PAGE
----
Fully auto weapons (legally-owned ones, that is) are registered and strictly controlled in US, as has been stated many times. Spree shootings are typically carried out with commonly-available (in US) semi-automatic rifles, shotguns and pistols.

Don't know what club you belong to (is it TR only, by any chance?), but most people - given chance - enjoy shooting semi- and full-automatic firearms. Its an interesting visceral experience, and the rate of fire opens up many forms of competition and shooting disciplines.

If you don't understand why people want something, then you could apply the same logic to any hobby, interest or gadget.
 
#38
I want artillery, I could have an awful lot of fun with that and I'm sure it could open up a whole lot of different and interesting disciplines, but that doesn't mean I should be allowed to have it. [The only way to stop a bad guy with artillery is a good guy with artillery!]

The US missed out when they failed to severely restrict ownership of semi-automatic weapons in the same way they do fully-automatic weapons. Surely you can do everything you personally need with a revolver, double-barrel shotgun or a bolt action rifle with a 5 round clip.

If you then wanted to shoot full or semi-automatic weapons for the lulz then that could be done at gun clubs with the appropriate facilities and security.
 
#39
Well, you only need to look at how much President Obama did about guns after multiple mass shootings during his eight years in charge to see how a REAL president reacts to such an atrocity... oh...
How unlike you to be totally unaware of the facts.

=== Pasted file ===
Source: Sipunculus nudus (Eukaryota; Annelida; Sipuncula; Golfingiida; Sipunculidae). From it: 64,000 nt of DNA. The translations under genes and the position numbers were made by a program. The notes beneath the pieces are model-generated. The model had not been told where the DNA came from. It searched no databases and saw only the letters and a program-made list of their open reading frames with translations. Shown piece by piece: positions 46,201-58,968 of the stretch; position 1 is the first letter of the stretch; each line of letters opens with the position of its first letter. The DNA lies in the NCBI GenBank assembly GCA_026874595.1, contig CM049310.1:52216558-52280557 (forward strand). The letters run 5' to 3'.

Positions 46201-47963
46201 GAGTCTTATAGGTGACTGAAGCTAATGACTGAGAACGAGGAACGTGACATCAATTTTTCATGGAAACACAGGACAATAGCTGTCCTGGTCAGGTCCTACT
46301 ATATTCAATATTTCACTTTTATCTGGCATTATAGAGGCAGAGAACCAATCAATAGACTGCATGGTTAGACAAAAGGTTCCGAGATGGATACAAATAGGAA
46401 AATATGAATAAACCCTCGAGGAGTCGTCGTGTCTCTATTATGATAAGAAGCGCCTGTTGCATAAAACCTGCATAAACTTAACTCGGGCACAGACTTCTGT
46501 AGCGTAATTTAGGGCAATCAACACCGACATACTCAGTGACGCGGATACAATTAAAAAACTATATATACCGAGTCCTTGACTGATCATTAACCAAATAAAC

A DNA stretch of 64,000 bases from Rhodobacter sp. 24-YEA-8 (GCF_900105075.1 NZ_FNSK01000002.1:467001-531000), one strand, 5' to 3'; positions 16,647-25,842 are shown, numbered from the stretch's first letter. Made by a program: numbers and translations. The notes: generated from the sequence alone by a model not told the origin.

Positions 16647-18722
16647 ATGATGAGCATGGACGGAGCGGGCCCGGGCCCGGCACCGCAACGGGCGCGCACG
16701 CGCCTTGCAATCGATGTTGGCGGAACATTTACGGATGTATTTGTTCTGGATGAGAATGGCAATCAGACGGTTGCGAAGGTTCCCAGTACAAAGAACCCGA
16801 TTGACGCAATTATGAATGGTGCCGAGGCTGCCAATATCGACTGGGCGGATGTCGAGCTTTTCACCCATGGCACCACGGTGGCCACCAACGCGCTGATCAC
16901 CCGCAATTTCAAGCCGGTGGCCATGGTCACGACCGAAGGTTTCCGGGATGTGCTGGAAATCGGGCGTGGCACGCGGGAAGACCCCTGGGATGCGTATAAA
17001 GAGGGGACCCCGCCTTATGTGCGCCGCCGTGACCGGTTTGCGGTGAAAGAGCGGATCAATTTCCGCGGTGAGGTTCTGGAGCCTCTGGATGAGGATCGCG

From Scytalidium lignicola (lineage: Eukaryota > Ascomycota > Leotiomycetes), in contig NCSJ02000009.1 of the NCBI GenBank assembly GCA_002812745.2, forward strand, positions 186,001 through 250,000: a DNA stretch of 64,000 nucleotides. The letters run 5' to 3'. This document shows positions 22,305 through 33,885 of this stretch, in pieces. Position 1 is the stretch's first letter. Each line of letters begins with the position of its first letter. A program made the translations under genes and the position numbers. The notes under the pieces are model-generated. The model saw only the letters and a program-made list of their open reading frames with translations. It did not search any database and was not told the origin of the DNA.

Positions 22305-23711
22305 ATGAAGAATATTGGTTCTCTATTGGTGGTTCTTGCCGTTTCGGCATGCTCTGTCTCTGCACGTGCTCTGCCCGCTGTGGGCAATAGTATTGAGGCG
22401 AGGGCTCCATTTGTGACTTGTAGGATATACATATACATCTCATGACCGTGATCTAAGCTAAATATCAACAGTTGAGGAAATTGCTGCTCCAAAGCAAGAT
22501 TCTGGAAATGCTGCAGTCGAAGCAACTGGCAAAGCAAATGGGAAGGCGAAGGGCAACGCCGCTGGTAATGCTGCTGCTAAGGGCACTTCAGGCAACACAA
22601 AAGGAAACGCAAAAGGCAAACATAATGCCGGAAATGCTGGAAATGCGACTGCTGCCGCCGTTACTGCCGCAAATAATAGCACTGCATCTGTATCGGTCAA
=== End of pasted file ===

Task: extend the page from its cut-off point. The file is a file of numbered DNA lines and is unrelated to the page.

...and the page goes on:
Said nobody, ever.

Congress blocked Obama's call for new gun laws after mass sh

I thought Trump's speech in the aftermath of the Florida shootings was particularly touching.
 
#40
In the event of Trump getting this done, which is more likely than any massive change in firearms ownership, won't he have achieved slightly more than his predecessor?

'Following a mass shooting at an elementary school in Newtown, Conn., in which 20 of the 26 victims were children, Obama addressed gun violence on Dec. 14, 2012, in a tearful White House press conference.

Obama lamented the familiarity of such a heart-breaking tragedy, declaring that "we're going to have to come together and take meaningful action to prevent more tragedies like this, regardless of the politics."

His eight years in office included many more headline-grabbing attacks.'

There is a thread on gun control somewhere out there and it doesn't look to be an easy problem to fix.

Maybe they should follow the various bits of legislation the UK put through. They seem to have worked ok.